Shed Space was an exhibition installation which celebrated the humble garden shed and its role in creative industries, past and present. It explored the notion of the shed as a making space, as well as being a commentary on space itself.
They created a full-size shed in the gallery, complete with green roof. Inside the shed, architectural space-making is explored through the construction of elaborate scale models depicting urban garden and shed scenes both naturalistic and more abstract and whimsical.
Collaboration is central to Space Program’s creative approach. For this exhibition, they worked with six art and architecture students from Oxford Brookes University to develop the whimsical sheds that form part of the architectural model. And they designed and created its environmentally sustainable living roof in collaboration with Crisis clients. A regular blog post charted the development of the exhibition from December 2015 to its opening in May 2016.
During the exhibition, seven makers in residence transformed the shed into a ‘making space’, a place where visitors can meet makers and learn from them in workshops in basket making, weaving, wirework, illustration, woodwork and more. Crisis clients were welcome at all open workshops and three additional workshops were run for Crisis clients only.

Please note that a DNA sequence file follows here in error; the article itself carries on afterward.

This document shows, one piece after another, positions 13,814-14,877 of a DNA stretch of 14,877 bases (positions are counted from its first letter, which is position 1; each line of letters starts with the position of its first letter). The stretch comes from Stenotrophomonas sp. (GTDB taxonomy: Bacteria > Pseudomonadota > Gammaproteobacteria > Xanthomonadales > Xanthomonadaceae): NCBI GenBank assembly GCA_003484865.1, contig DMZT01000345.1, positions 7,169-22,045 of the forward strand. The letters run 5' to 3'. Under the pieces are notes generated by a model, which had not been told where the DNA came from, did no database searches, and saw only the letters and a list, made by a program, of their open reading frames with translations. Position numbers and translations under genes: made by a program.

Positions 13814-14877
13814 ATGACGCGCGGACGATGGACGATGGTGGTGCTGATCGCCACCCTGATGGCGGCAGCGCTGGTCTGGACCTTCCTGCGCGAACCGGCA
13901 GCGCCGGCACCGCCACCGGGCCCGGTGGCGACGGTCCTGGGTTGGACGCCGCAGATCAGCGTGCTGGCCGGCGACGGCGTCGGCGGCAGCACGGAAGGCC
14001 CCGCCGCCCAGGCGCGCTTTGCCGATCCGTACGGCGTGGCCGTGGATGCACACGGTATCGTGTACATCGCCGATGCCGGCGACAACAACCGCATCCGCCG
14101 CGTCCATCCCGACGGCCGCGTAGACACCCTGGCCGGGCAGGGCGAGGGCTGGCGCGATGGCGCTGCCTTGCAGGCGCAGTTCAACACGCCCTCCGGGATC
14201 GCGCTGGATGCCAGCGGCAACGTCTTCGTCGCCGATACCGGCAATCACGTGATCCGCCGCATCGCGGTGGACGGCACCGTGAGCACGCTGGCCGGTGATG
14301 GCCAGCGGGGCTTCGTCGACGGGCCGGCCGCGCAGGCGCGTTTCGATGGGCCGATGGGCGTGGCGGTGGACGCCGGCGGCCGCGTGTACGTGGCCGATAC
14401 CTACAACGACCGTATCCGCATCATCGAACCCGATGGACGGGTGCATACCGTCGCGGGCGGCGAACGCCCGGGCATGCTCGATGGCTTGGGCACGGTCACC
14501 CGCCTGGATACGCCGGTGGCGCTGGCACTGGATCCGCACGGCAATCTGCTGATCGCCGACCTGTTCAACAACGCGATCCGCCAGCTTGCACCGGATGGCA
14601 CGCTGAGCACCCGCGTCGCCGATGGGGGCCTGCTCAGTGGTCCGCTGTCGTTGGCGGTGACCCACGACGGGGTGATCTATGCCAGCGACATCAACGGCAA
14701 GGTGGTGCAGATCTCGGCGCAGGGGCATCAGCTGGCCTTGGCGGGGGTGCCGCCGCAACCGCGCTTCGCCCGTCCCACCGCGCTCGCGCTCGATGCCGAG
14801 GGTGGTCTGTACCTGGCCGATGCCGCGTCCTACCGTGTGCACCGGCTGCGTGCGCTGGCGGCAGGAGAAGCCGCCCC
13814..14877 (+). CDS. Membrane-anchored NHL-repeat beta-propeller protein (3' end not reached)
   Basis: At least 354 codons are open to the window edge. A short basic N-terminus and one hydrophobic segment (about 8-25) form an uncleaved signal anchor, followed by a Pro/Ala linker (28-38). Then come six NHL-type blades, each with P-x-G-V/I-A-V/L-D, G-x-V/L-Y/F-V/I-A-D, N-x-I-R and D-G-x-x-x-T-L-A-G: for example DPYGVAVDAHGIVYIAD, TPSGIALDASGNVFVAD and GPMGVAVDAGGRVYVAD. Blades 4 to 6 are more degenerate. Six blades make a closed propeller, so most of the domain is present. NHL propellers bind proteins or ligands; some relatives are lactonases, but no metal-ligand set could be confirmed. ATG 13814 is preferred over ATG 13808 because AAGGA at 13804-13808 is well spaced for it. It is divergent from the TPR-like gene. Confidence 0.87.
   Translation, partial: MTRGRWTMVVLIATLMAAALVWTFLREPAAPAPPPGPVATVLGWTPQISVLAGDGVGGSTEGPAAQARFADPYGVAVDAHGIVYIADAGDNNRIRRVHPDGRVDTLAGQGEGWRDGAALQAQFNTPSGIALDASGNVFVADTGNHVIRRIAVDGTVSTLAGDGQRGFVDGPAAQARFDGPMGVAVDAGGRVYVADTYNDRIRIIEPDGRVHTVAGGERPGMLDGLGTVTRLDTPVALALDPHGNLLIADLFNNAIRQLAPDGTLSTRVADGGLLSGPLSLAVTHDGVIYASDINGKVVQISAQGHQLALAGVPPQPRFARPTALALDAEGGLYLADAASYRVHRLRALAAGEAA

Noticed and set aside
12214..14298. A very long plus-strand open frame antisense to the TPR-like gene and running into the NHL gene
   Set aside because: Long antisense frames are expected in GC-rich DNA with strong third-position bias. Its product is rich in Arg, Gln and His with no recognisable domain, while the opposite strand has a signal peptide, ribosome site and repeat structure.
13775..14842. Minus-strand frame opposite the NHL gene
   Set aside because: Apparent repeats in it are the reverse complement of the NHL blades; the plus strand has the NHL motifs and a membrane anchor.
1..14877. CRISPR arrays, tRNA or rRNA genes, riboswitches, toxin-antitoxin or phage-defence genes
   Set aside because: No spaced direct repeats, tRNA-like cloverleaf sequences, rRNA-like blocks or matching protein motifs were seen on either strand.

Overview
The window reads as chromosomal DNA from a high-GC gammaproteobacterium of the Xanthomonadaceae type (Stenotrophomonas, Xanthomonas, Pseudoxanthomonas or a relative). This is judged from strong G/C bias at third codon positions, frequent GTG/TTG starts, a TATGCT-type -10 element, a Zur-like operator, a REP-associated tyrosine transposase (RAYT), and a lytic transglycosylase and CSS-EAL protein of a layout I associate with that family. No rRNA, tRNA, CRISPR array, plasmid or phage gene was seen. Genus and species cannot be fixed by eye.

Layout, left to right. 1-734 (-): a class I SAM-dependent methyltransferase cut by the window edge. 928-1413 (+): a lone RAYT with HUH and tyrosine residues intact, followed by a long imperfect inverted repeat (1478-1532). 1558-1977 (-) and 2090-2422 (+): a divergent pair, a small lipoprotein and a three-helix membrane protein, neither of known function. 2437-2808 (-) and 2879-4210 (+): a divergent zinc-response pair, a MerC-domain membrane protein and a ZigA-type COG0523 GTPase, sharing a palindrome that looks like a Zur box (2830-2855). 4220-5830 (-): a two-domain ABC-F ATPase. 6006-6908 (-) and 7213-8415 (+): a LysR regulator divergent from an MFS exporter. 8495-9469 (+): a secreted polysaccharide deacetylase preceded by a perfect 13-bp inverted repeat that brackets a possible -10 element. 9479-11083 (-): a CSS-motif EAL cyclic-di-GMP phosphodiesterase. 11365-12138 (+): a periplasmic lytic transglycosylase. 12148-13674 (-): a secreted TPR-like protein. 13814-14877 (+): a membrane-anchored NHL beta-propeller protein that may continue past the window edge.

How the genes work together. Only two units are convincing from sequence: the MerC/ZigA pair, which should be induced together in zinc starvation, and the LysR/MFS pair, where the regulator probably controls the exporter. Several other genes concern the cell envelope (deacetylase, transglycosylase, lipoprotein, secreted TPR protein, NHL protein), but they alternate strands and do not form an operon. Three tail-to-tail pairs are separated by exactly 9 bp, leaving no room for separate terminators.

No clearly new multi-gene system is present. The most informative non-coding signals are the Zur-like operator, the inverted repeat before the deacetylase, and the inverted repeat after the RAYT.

Date: 20 May - 2 July 2016
Artists in residence
Cathy Miles: Cathy uses wire as a medium to ‘draw’ with, creating remarkable portraits of everyday objects.
Daisy Webb: Daisy will produce a series of illustrations which consider the identity of sheds as both domestic and natural.
Felicity Ford (aka Felix): Felix explores fabric-covered buttons and badges as expressive sites of meaning.
Rycote13 (from Rycotewood Furniture Centre): Young furniture makers Jan Waterston, Sam Bolt and Freya Whamond will be providing and insight into the workshop of a designer maker.
Katherine Pogson: Katherine works with leather, and will continue her current project, exploring how objects can connect the user with nature.
Lucy Brown: Somewhere in the Gallery, Lucy will use second-hand clothing and textiles to create a visual response to the exhibition.
Sherry Doyal: Artist and basketmaker Sherry will work on a collection inspired by Charles Darwin’s orchid research.